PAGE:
It’s frustrating as there is so much more we’d like to do with Soapbox. This has got easier over the years though, thanks to the support provided by the Science and Technology Facilities Council (STFC). Two years ago, we were able for the first time to recruit a part-time event coordinator to help us bring Soapbox beyond London. Recently, thanks to our new grant from the STFC, we were able to appoint a new full time member of staff, Isla Watton, to help with the administration, coordination and training.
Funding Soapbox Science
We are funded currently by a large public engagement award from STFC. This is our second of these two year awards and they have changed our lives. It’s safe to say that STFC is keeping Soapbox afloat right now! We are also supported by the generosity of scientific institutions and societies: for example, the British Ecological Society, the Microbiology Society, the Institute of Physics, the Royal Society of Biology and the Royal Society of Chemistry have supported previous speakers in their fields of interest.
Other sponsors focus on supporting specific events or long-term in kind support; for example, the Zoological Society of London has provided logistical support for Soapbox Science in various ways over the past five years. The L’Oréal For Women in Science Fellowship has generously supported our London event on the Southbank since its inception. We need more sponsors like L’Oréal, who provide us with security, allowing us to have a long term vision for developing Soapbox.
Much more to be done to achieve gender parity in science
Sadly, recent stats for women in science do not look encouraging, and we are still to see any significant sign of improvement. It’s fair to say that some progress is being made, but as the STEM sectors continue to grow, the rate at which women are taking up jobs does not compare to that of men.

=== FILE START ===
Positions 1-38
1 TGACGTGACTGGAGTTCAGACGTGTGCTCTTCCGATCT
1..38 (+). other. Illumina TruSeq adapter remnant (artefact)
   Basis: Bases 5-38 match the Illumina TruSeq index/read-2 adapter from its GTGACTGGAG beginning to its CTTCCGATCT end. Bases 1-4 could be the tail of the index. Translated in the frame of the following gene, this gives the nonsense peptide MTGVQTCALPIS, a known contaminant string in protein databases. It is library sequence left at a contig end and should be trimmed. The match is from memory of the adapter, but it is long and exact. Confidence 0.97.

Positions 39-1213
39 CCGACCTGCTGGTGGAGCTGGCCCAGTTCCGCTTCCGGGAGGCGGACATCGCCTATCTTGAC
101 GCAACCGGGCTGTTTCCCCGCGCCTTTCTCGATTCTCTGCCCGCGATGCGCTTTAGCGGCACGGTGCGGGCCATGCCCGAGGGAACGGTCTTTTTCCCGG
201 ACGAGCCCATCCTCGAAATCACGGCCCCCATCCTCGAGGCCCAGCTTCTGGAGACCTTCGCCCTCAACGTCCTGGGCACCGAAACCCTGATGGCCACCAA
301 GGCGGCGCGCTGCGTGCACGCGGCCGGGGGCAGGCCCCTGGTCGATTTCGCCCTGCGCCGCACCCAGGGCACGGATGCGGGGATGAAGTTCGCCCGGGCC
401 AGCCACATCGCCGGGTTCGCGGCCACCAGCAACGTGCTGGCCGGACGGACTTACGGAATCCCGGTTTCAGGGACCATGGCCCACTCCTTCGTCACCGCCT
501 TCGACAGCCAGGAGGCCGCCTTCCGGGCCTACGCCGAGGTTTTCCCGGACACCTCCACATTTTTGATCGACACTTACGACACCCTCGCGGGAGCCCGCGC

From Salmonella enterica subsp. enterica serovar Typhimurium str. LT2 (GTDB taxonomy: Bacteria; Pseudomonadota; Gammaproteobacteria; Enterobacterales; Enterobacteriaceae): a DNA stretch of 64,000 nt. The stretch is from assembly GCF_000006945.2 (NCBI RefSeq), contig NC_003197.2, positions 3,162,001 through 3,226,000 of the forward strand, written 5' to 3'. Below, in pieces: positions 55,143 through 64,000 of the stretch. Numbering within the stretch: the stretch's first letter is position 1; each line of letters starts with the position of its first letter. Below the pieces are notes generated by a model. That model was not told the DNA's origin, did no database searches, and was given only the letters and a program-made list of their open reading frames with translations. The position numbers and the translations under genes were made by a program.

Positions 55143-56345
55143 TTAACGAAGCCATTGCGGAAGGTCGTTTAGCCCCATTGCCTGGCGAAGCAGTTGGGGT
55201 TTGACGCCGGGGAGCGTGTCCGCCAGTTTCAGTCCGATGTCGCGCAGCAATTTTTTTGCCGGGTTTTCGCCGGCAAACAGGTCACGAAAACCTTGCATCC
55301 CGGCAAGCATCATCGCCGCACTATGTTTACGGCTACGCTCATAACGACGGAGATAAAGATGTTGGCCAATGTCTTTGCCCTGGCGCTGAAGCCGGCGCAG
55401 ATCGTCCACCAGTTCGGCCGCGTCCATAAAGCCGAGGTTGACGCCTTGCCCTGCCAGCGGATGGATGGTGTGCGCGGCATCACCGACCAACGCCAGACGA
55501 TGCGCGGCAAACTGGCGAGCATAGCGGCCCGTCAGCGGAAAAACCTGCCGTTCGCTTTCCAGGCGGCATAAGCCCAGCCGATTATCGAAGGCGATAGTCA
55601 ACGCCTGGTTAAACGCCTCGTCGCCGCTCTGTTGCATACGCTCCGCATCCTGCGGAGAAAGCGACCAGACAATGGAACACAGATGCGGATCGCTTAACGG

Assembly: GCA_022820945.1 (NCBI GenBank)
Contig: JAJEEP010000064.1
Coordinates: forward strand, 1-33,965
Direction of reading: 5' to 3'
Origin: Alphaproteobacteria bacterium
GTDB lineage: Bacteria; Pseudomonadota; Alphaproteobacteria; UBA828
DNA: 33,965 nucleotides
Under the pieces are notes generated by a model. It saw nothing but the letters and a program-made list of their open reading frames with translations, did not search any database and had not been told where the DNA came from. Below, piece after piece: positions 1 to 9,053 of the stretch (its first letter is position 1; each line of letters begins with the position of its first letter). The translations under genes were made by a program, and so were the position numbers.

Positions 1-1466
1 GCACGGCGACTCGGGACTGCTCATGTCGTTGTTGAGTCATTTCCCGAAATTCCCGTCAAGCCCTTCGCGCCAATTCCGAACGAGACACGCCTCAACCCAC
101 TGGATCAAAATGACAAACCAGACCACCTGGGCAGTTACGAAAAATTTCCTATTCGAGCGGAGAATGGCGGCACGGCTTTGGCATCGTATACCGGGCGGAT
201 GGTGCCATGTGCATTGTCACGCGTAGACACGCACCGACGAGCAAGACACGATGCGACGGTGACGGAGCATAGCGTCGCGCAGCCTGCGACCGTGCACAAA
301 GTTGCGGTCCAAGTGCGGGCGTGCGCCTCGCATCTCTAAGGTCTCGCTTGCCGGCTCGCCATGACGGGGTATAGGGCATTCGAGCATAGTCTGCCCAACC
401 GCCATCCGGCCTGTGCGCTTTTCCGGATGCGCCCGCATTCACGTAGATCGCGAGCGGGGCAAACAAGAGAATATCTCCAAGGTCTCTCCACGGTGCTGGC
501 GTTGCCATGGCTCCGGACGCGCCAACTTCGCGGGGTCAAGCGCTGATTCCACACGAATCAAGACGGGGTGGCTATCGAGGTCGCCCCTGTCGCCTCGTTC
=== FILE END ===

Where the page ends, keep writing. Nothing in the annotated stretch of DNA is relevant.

Whilst it is positive to see an increase of 13,000 more women working in core STEM occupations, the proportion of the workforce made up by women has decreased from 22% to 21% since 2015. Interestingly, fewer women and men graduated from UK universities with a STEM degree in 2015 than in 2014, but the drop in women was three times greater than men in physical sciences and five times greater than men in mathematical sciences.
Advice for others setting up gender equality initiatives
Getting involved with gender equality initiatives is extremely rewarding, and we would encourage any person who is passionate about diversity and its importance in society to get engaged and set up new ones. The more initiatives we have that open dialogue on gender equality, the better: don’t think that your efforts would be too small.
Achieving parity in science (and society) starts at home – if you can convince your colleagues, friends and family that there is a problem, that such inequality is unacceptable, and most importantly that everyone can make a difference if they just speak out, then we can hope to start challenging social norms. We can do this by tackling the ingrained cultural problem of gender stereotypes and implicit bias that lie at the root of the problems.
Plans for Soapbox Science in 2017
Next year, we aim to consolidate further our international expansion, with Toronto, Berlin, Galway and Palermo all signed up. And of course Brisbane will continue too! We will also bring Soapbox to new UK cities, namely Brighton, Leeds and Lincoln.
An interesting development for us is the launch of a new type of event, the Soapbox Art & Science events. On top of our usual events, Soapbox Science’s 7th year is indeed set to bring innovative, awe-inspiring, and mind-boggling science to arts festivals around the UK. Thanks to our new STFC-funded project, Soapbox Art & Science will be uniting artists and female scientists to explore fresh and engaging ways of communicating scientific ideas through art, and testing them out on audiences at arts festivals.